Today marks two months since I landed on this little island called Crete. This time last year I knew nothing about the place; it wasn't on my radar screen. Now I call it home. Strange world. Adventurous, cool, abrupt... and strange.
I'm a "where are we now?" kind of person; I have an assessment/evaluation gear that turns continually in my brain, like it or not. No surprise, then, sitting here at the two month mark, I'm looking back thinking... What have the past two months been spent on here? What's worked, in the beginning? What've we learned?
The thing about Doing New Things is that we all do them, throughout our lives, in big and small ways. We go to college or grad school. We start a job. We move. We have kids. We start another new job. And I'm not positive that the stuff I'm playing around with here applies to All The New Things, but my gut is that it does. You be the judge.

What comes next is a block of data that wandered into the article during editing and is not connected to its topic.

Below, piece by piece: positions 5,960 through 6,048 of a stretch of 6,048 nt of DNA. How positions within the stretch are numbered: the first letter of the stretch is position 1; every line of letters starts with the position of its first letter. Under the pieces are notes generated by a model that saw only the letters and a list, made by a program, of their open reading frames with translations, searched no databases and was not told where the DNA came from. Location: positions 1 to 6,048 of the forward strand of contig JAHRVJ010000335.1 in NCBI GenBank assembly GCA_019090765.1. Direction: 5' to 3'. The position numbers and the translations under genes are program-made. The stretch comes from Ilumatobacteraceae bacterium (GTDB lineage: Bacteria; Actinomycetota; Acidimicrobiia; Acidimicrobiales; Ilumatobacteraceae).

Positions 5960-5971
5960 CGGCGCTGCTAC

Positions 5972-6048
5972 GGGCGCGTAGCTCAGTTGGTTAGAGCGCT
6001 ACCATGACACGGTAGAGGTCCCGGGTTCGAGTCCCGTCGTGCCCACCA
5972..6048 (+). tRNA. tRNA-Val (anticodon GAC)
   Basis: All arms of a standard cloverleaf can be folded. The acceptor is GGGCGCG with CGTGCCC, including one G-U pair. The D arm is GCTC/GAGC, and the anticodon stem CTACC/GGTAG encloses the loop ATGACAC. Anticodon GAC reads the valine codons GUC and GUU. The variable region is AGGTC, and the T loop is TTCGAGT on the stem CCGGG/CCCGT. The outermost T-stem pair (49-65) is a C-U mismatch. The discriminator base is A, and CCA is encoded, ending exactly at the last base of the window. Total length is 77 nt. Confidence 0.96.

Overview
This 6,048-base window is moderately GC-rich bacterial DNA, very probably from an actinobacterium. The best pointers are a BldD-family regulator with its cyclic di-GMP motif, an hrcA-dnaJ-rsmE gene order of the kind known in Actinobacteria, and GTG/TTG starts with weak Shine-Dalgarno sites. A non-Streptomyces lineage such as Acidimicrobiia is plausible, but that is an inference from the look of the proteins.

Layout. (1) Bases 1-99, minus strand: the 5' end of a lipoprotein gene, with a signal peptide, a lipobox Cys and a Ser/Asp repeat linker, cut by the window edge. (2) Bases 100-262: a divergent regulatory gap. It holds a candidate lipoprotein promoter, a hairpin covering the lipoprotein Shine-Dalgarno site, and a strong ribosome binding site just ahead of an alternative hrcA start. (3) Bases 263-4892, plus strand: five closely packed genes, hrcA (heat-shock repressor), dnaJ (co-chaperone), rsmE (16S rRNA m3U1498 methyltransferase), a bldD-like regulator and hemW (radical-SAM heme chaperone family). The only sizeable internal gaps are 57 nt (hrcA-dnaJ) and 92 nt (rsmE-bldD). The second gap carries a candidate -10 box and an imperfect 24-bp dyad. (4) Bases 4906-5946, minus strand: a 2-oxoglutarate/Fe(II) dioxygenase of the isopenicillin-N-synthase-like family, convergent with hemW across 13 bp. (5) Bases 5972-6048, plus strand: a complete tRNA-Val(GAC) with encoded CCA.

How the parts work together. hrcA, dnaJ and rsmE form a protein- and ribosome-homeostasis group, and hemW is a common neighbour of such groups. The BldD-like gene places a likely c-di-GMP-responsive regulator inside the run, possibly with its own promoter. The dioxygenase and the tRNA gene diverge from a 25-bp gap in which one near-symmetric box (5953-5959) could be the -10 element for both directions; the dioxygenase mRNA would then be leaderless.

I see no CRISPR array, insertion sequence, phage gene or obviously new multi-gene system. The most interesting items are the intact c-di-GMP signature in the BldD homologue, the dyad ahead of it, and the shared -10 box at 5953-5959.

So without further ado, here are the things the first two months of the Great Crete Adventure have held for me.
1. Prioritize/be intentional. When we first moved, everything was everywhere... literally and figuratively. House full of boxes, driving to be learned, new cell phone platform to internalize, destinations to find, new school to figure out. Etc, etc, etc. It felt very overwhelming, and I felt very reactive. As much as possible I tried to live by the, "What is the most important thing for me to tackle today?" And do that thing. And also look out just a little and say, "OK, this week, what would be most important to try to accomplish?" And move toward just those things.
By pushing back the other stuff to another day or week, I get the breathing room I need to accomplish the top priority stuff - and feel good about it. And know my list will still be there, and I can rejigger it if I need to, for tomorrow. Or for next week.